A: It is an out of court statement usually being offered by someone testifying in court about a conversation he or she overheard.
The problem with that type of testimony is that the attorneys are unable to question the person who provided the information that the witnesses is now talking about.
The reason why our judicial system works well is that the attorneys for both sides have an opportunity to question the veracity and test the statements by asking that person directly how they learned such information.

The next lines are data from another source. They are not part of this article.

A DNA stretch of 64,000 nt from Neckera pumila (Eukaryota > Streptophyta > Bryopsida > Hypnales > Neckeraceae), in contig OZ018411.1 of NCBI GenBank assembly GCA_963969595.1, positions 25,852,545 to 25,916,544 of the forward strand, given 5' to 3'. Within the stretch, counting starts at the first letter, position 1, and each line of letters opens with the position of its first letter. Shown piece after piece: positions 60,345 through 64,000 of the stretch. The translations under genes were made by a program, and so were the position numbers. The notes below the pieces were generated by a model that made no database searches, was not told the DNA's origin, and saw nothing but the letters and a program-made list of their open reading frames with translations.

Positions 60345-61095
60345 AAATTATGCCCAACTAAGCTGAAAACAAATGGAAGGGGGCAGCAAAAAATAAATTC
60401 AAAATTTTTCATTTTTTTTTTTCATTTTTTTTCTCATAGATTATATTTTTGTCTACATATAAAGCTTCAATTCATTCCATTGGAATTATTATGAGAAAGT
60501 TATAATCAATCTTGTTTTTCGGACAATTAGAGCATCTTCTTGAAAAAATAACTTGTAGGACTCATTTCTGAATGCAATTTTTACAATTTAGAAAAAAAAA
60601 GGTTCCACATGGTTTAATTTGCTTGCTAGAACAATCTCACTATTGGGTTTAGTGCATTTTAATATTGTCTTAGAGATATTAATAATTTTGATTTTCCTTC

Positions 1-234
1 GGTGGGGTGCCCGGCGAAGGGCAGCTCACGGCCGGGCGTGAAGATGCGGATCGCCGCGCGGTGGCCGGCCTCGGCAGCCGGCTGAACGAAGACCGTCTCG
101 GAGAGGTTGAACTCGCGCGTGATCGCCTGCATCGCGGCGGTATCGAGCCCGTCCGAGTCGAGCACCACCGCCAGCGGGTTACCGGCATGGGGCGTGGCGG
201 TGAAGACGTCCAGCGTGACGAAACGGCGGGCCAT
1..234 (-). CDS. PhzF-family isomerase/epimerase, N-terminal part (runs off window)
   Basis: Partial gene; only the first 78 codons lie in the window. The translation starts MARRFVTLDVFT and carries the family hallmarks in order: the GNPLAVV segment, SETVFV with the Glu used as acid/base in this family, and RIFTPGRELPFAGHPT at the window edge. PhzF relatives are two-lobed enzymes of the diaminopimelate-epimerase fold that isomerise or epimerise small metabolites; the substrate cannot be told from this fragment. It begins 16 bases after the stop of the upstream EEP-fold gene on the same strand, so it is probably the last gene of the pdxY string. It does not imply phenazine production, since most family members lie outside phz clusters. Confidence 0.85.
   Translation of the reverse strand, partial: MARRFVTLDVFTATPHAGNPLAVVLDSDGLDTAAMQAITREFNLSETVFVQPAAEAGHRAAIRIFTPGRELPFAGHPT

If an attorney does not have the opportunity to question someone who has critical information, and instead someone else comes into court and talks about with the original person said, that is considered hearsay.
However, just because something is hearsay does not mean that it will be kept out of evidence in all cases. There are specific limited exceptions in New York law may permit hearsay to come into evidence.